By Jens Newig, Benedetta Cotta, Johanna Coenen, Andrea Lenschow, Edward Challies and Almut Schilling-Vacaflor
While European countries and EU policies have made some progress in enhancing domestic sustainability, we are pretty much failing when it comes to taking responsibility for the far-away consequences of our way of living. Chemical pollution and loss of native forests are two striking examples of such distant effects of our local meat production that relies on Brazilian soy imports as protein-rich animal feed. We call such distant effects “global telecoupling”. Labels for sustainable production standards developed by private industry and non-governmental organizations (such as by the Round Table for Responsible Soy) have not proven overly effective. Governmental bodies in Europe should therefore stronger than they did previously take up their responsibility to pass effective policies. In our team, we are currently studying the governance responses to unsustainable global telecoupling, in the DFG-funded project “GOVERNECT”, and the EU-ITN “COUPLED”.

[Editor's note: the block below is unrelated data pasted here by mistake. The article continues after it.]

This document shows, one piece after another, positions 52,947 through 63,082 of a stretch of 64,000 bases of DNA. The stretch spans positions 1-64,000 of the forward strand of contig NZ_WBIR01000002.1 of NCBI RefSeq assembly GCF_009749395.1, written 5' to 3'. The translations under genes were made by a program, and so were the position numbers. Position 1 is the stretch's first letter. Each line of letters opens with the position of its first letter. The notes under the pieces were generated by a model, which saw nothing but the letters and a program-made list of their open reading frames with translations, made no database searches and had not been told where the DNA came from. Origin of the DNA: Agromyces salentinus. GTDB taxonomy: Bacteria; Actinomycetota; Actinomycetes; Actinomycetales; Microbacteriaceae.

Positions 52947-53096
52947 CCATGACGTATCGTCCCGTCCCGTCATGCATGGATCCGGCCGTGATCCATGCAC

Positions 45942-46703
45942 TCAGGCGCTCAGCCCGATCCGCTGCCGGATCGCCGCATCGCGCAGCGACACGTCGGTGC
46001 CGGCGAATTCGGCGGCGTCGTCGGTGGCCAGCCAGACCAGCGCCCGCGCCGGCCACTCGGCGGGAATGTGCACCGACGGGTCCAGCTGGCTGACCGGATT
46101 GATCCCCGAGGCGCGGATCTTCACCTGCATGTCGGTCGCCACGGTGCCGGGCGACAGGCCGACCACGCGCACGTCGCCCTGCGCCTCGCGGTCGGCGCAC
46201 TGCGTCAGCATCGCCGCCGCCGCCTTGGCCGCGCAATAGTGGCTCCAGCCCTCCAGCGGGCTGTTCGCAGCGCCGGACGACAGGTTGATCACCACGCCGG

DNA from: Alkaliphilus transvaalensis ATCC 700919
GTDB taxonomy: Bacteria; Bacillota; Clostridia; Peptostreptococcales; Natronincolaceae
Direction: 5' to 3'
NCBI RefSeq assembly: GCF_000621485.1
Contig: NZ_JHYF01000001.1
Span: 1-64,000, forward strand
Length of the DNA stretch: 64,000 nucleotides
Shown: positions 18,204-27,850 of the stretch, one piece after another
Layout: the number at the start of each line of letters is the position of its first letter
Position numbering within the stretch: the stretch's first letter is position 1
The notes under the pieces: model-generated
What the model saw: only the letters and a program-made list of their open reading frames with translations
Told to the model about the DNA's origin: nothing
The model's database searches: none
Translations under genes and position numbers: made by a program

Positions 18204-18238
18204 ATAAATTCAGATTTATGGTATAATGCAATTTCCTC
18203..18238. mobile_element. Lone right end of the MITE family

With a view to current EU-Brazil trade negotiations, an open letter was published yesterday in Science, with co-signatories including 602 scientists from every country in the EU and two Brazilian Indigenous organizations, which together represent over 300 Brazilian Indigenous groups. The letter calls to prioritize human rights and the environment in EU trade talks with Brazil.